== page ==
Mathmetical proof #

  • Universal generalisation: show that something holds for some arbitrary values ($\forall$ Itroduction)
  • Exsistential
    • Prove: provide a witness ($\exists$ Introduction)
    • Disprove: show that for all P leads to contradiction
  • Proving equivalences
    • Annotated linear proof: $P \Leftrightarrow ... \Leftrightarrow Q$ (if and only if, iff)
    • Proof both directions seperately: $(P \leftrightarrow Q) \Leftrightarrow ((P \rightarrow Q) \land (Q \rightarrow P))$
  • Proof by contradiction: if something leads to a contradiction, the opposite must be true
  • Proof by contraposition (somtimes easier): $(P \rightarrow Q) \Leftrightarrow (\neg Q \rightarrow \neg P)$
  • Proof by case analysis: $P_1 \lor P_2 \lor ... \lor P_n \rightarrow Q$. Show that each case leads to the same conclusion ($\lor$ Elimination).

To disprove something: give a counterexample where the arguments hold but the conclusion is false.

Mathematical Induction #

Mathematical induction is a proof method that used to prove statements about natural numbers. It is based on the idea that, if a statement is true for a certain number, then it is true for the next number as well.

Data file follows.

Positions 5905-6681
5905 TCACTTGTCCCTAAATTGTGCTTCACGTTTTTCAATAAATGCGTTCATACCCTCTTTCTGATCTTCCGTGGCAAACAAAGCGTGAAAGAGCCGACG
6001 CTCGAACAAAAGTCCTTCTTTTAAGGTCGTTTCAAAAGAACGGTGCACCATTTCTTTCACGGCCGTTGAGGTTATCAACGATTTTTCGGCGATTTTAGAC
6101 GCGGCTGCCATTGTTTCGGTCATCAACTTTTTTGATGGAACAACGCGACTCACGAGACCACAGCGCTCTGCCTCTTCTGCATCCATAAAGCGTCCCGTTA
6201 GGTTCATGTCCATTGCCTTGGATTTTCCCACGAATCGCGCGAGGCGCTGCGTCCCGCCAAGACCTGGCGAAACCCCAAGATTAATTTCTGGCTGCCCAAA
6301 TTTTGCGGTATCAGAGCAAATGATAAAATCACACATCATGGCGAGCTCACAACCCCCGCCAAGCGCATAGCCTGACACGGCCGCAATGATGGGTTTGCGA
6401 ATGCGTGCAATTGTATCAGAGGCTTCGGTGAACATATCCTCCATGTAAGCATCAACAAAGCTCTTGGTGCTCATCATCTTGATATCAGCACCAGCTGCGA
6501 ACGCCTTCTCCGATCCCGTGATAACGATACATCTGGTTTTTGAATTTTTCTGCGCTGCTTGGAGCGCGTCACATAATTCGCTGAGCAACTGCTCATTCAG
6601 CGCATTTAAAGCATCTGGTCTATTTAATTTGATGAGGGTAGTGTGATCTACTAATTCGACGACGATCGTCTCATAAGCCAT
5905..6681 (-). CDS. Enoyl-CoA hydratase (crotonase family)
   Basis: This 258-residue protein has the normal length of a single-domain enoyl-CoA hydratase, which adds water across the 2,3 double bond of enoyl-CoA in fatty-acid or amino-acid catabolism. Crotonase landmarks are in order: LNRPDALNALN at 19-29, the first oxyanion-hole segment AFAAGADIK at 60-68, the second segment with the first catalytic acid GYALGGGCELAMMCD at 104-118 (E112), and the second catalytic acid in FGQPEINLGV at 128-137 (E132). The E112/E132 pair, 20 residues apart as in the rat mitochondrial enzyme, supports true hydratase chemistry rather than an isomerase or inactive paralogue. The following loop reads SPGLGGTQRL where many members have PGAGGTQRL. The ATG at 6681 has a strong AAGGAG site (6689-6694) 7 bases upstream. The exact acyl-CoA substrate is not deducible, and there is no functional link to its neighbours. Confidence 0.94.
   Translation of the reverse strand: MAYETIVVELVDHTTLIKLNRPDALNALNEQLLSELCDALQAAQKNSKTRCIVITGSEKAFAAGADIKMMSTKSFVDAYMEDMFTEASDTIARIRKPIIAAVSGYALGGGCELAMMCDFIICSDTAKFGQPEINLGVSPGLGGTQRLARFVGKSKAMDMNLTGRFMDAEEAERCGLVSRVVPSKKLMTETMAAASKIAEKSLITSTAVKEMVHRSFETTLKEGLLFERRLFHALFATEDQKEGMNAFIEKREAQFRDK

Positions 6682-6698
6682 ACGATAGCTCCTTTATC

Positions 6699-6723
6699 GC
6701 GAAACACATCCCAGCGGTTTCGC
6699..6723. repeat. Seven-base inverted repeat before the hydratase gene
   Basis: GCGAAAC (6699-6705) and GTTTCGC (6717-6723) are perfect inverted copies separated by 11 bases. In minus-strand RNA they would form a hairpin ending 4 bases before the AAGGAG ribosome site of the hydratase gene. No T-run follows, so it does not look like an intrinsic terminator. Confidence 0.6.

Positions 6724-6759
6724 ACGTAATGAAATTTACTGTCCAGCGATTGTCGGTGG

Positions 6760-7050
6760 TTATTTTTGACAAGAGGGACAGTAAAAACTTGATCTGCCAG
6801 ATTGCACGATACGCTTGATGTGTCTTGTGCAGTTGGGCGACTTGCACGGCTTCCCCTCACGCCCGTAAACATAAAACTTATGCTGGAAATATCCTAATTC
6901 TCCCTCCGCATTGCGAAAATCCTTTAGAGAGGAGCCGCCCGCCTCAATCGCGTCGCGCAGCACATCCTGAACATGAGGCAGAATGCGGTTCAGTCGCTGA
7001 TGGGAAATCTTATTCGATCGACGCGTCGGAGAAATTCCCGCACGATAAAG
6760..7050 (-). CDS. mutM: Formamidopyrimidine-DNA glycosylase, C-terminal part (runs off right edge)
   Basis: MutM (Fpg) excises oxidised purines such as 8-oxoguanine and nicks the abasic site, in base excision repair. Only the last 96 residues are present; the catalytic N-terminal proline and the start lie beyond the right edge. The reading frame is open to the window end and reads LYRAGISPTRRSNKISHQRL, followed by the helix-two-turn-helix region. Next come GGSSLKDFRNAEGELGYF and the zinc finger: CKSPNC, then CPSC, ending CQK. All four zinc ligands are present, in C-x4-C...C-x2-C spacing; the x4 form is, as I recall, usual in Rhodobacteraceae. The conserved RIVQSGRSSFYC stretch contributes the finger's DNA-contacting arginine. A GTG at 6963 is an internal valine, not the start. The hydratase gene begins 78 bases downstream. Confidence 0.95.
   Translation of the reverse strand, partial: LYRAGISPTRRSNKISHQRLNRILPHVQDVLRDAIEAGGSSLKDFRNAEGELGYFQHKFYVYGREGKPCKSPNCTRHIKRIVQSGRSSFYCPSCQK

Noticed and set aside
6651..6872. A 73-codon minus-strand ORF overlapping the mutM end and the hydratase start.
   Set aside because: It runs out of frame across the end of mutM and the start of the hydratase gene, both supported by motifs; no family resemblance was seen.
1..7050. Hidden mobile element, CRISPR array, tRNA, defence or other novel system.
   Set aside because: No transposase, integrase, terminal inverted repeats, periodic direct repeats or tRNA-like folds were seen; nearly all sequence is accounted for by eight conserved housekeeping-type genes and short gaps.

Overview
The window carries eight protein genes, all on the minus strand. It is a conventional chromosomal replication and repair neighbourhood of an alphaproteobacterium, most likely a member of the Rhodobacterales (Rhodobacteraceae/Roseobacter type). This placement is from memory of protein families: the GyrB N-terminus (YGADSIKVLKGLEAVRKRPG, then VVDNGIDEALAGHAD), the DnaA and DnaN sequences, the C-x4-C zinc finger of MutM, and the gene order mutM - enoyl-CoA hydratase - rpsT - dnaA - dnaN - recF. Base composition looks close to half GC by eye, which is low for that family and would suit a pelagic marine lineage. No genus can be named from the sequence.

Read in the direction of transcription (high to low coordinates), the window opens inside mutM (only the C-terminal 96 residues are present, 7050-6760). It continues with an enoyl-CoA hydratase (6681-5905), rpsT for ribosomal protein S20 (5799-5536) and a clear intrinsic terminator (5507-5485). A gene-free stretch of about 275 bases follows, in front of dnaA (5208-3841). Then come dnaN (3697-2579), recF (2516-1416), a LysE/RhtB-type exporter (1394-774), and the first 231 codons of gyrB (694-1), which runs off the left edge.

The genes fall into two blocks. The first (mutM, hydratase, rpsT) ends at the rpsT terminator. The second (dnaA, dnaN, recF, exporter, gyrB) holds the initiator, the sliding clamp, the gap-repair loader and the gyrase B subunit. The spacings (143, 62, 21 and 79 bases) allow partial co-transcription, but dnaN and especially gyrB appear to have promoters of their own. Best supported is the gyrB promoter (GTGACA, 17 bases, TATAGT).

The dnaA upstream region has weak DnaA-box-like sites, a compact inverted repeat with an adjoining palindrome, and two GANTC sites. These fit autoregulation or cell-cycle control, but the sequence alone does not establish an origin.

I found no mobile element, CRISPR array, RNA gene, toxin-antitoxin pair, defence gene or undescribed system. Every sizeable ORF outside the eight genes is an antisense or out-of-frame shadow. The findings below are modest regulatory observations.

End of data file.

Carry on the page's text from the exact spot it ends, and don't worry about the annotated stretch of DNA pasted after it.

1. Base case: show that $P(n_0)$ is true
  2. Induction step: show that for any $k$, $P(k) \Rightarrow P(k+1)$.
    • Induction hypothesis: assumme that $P(k)$ is true
    • Start with $P(k+1)$ on the left hand side and work towards the right hand side.
      • Often you can substitute IH

Strong induction #

Strong mathematical induction requires that the statement is true for all natural numbers up to some arbitrary natural number. You need to show that the statement holds for all natural numbers up to the arbitrary natural number, not just for the arbitrary natural number itself.

  1. Base case: show that $P(n_0)$ is true
  2. Induction step: $P(n_0) \land P(n_0 + 1) \land \dots \land P(k) \Rightarrow P(k+1)$
    • Induction hypothesis: assumme that $P(0), P(1), \dots, P(k)$ is true